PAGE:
Sudden cardiac death - preventing the tragedy
Improving pre-participation cardiac screening
Each week in the UK there are 12 cases of sudden cardiac death in fit and otherwise healthy children and young adults.
Researchers from LJMU’s Research Institute for Sport and Exercise Sciences (RISES) have helped pioneer and develop the implementation of pre-participation cardiovascular screening protocols to not only help identify those at risk of sudden cardiac death, but improve the cardiovascular care of athletes in the UK and globally.
The Cardiovascular Health Sciences (CHS) Research Group within RISES have developed research knowledge that has been integral to the methodology and processes involved in pre-participation cardiac screening (PPS) used to detect and diagnose a range of inherited cardiovascular diseases that increase the risk of sudden cardiac death in the young. In collaboration with the National Centre of Excellence for Cardiac Pathology (London), the team published the first UK study to examine the pathology associated with sudden cardiac death in young adults.
As a result of this research, and with support from UK charity Cardiac Risk in the Young (CRY), the UK’s first national registry of sudden cardiac deaths was established at the National Centre of Excellence for Cardiac Pathology. The registry provides data about the cause of sudden cardiac death in the UK. This provides support for ongoing developments in cardiac screening, treatment and diagnosis of the condition.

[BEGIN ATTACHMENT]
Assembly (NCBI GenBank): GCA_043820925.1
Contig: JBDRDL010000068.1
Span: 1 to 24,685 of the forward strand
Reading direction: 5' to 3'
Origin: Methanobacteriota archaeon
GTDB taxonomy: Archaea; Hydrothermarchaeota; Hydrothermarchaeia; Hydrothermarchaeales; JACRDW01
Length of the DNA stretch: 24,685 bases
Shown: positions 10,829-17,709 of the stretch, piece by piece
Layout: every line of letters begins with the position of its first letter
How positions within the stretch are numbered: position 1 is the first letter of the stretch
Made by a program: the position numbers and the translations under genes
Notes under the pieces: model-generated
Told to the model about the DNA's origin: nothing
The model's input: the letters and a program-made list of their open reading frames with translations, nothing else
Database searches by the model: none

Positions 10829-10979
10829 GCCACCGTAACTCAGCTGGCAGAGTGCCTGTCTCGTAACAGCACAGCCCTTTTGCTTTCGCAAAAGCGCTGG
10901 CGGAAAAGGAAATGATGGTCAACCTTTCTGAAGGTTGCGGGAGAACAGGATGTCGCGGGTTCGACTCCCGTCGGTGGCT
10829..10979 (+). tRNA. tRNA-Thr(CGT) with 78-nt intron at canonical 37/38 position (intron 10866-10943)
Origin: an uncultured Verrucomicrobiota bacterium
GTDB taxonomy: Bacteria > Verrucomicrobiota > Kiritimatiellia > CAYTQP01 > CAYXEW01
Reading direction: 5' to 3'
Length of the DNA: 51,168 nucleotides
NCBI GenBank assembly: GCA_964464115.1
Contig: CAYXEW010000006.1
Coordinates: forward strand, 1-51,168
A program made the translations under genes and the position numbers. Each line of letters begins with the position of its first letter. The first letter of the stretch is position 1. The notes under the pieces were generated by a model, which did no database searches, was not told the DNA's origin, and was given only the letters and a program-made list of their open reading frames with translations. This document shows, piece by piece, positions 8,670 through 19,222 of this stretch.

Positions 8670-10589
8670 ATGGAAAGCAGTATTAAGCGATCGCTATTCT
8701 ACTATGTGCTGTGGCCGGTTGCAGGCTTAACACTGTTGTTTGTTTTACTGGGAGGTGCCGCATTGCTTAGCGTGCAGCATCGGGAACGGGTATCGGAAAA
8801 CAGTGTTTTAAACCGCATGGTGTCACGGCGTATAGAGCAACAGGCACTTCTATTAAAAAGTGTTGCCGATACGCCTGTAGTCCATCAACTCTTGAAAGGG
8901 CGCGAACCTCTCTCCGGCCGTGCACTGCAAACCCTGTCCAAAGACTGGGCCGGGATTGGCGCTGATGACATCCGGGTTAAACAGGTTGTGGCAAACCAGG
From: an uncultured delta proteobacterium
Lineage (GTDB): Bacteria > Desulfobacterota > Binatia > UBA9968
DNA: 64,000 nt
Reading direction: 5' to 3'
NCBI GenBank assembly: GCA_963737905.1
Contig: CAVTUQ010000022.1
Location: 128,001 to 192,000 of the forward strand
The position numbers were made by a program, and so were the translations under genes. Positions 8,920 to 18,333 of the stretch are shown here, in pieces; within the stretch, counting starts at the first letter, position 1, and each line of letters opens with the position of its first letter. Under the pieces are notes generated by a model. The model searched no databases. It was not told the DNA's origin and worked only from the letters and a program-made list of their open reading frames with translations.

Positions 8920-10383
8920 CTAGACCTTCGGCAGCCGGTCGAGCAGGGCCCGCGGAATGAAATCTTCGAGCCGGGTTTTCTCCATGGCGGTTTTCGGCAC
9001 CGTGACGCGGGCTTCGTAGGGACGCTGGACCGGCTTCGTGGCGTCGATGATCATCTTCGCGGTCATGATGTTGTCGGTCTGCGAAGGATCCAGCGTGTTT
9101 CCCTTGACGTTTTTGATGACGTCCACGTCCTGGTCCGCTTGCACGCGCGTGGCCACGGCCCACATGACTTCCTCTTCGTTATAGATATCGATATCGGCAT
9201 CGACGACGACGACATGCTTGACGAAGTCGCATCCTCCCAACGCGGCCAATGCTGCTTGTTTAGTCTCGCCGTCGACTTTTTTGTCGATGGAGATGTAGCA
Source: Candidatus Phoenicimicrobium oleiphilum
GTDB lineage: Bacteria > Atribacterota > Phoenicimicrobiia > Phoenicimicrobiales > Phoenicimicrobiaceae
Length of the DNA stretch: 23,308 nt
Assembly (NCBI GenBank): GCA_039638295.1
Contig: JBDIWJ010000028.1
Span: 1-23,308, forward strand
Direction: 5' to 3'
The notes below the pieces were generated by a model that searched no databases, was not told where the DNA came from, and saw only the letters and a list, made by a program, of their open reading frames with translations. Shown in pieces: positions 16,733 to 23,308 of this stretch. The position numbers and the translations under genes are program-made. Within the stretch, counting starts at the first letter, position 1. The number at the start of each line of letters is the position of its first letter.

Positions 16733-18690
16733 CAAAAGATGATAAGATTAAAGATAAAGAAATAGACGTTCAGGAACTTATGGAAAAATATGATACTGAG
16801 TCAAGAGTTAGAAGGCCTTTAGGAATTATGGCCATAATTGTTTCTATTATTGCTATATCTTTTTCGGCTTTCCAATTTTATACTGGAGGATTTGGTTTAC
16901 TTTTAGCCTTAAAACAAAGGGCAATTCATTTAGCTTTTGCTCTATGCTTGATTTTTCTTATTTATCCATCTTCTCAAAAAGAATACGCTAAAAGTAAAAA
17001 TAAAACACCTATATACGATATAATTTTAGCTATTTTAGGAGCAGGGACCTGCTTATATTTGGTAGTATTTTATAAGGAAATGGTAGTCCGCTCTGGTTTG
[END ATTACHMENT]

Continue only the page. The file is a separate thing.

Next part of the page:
Specifically, CHS research has contributed to recent changes in the decision making criteria used during the cardiac screening process. Furthermore this research has contributed to the development of new guidance documents (consensus statements) which were adopted by the European Cardiology Society and various influential sports governing bodies including International Olympic Committee (IOC), FIFA and the Union International du Cycling.
The research has also helped to characterise the structure and function of hearts in athletes, leading to the production of practice guidelines and educational material in cardiac screening by the British Society of Echocardiography.
The guidelines, which have been disseminated to 4,000 UK and international members of the society, have led to changes in how cardiac imaging is carried out in athletes.
In 2009, a CRY Cardiovascular Screening Centre was launched at LJMU to provide cardiac screening to local athletes. A year later this programme was expanded with clinical collaborators to include elite athletes, working with elite football and rugby clubs as well as other individuals, teams and professional sports organisations. The Screening Centre has tested 500 athletes, referring 10% on for further medical investigation. CHS research has also had an impact at an international level, with the roll out of a large scale national screening programme in Qatar, working with the National Sports Medicine and Orthopaedic Hospital (ASPETAR). Since 2009 the programme has screened over 6,500 athletes in the gulf region.
Find out more about the research taking place within the Research Institute for Sport and Exercise Sciences.
"The research work of the CHS group with specific focus on the athlete's heart and pre-participation cardiac screening has made a significant impact upon local, national and international provision of cardiac care for athletes."
For more information about research at Liverpool John Moores University:
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